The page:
|Released Last Week
Lorma Linux v.3. The effect of v.3 release took the developers of this Red Hat-based distribution by surprise as many people swarmed the main FTP server in order to download the ISO image. Luckily, new mirrors appeared swiftly so if you have been unsuccessful in getting Lorma Linux, visit the download page again. Why would a new distribution attract so much attention? It seems that the Lorma Linux developers have successfully addressed issues that some users of Red Hat consider as drawbacks - they've eliminated the bloat, replaced Gnome with KDE as the default desktop, included multimedia applications together with the DVD decoding library (one of the great advantages of developing a Linux distribution outside of US) and recompiled all packages for the i686 architecture. We have yet to see any reviews, but Lorma Linux seems like an excellent effort at a distribution designed for home use.
Trustix Secure Linux 2.0 Beta 3. The third beta of Trustix 2.0 still includes many package version updates, which is a good indication that more betas/release candidates will follow. Linux distributions with security as their primary feature tend to have very long development cycles and Trustix is no exception. Don't expect the final release of Trustix 2.0 very soon.
Knoppix 3.2-2003-06-06. Late Friday in Europe saw another Knoppix update with the usual range of package version upgrades, improved hardware detection database and other minor new features.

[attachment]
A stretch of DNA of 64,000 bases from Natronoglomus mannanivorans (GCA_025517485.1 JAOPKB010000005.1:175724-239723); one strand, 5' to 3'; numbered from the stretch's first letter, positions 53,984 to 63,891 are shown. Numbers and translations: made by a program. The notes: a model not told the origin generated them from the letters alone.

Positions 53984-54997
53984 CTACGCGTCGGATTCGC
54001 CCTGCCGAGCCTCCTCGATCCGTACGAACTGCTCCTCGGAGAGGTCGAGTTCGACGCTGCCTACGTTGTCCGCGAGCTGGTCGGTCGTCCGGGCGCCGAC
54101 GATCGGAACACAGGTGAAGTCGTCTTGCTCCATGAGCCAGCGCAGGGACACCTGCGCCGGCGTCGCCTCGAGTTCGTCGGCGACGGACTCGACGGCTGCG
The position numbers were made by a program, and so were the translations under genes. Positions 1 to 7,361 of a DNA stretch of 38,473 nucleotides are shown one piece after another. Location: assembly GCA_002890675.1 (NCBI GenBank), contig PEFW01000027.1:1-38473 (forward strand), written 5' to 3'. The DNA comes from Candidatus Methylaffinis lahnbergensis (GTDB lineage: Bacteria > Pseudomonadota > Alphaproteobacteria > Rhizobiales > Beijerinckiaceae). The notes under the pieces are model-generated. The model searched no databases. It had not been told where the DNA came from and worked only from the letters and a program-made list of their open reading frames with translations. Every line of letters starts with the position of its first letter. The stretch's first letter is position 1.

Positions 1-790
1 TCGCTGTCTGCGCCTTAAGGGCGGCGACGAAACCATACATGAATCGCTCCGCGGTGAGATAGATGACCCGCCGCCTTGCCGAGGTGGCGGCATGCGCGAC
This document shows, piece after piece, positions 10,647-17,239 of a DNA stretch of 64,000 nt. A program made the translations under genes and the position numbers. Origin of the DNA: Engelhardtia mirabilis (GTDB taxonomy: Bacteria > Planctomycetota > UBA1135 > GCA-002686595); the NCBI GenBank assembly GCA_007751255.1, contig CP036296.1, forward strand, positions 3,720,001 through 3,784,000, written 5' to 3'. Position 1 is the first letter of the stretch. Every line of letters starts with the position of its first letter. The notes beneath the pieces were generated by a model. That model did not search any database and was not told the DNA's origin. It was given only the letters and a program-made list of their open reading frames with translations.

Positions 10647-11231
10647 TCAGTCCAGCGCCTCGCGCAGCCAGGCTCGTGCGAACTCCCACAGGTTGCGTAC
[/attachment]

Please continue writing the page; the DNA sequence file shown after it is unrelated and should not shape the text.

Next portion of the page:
|Expected This Week
Two popular Linux firewalls should release new development versions of their products. ClarkConnect Broadband Getaway will announce the first beta of the upcoming 2.0 release - based on Red Hat 9, this promises to be a major upgrade. The release has been delayed several times, so expect a long development cycle. In the meantime, SmoothWall has announced an imminent release of the fifth beta of SmoothWall 2.0, code name "Orient". No other details are available at this stage.
|Web Site News
Two new distributions have been added to this site's database last week. One of them was Lorma Linux, a Red Hat-based Linux distribution developed by a small group of Linux enthusiasts at Lorma Colleges in San Fernando City in the Philippines. The other one is LinuxConsole, a Debian-based Live CD from France, developed with a primary objective to satisfy gamers and multimedia users.The total number of distribution on this site's database has risen to 148, of which 17 have been either discontinued or inactive for more than 2 years.